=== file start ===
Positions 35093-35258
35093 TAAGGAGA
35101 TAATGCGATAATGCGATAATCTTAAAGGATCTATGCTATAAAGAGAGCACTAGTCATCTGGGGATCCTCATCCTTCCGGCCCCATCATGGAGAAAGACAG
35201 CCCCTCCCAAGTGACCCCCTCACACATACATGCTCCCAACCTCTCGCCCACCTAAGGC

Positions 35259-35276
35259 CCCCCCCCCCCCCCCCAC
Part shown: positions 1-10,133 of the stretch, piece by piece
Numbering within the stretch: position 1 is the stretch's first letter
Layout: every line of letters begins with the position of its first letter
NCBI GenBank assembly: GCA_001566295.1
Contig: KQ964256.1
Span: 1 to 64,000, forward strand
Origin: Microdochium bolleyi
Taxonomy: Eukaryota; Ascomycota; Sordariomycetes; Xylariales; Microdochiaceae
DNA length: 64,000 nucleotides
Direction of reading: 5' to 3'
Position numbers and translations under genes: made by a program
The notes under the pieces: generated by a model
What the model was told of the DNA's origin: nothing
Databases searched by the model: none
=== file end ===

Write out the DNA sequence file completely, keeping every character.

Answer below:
Positions 35093-35258
35093 TAAGGAGA
35101 TAATGCGATAATGCGATAATCTTAAAGGATCTATGCTATAAAGAGAGCACTAGTCATCTGGGGATCCTCATCCTTCCGGCCCCATCATGGAGAAAGACAG
35201 CCCCTCCCAAGTGACCCCCTCACACATACATGCTCCCAACCTCTCGCCCACCTAAGGC

Positions 35259-35276
35259 CCCCCCCCCCCCCCCCAC
Part shown: positions 1-10,133 of the stretch, piece by piece
Numbering within the stretch: position 1 is the stretch's first letter
Layout: every line of letters begins with the position of its first letter
NCBI GenBank assembly: GCA_001566295.1
Contig: KQ964256.1
Span: 1 to 64,000, forward strand
Origin: Microdochium bolleyi
Taxonomy: Eukaryota; Ascomycota; Sordariomycetes; Xylariales; Microdochiaceae
DNA length: 64,000 nucleotides
Direction of reading: 5' to 3'
Position numbers and translations under genes: made by a program
The notes under the pieces: generated by a model
What the model was told of the DNA's origin: nothing
Databases searched by the model: none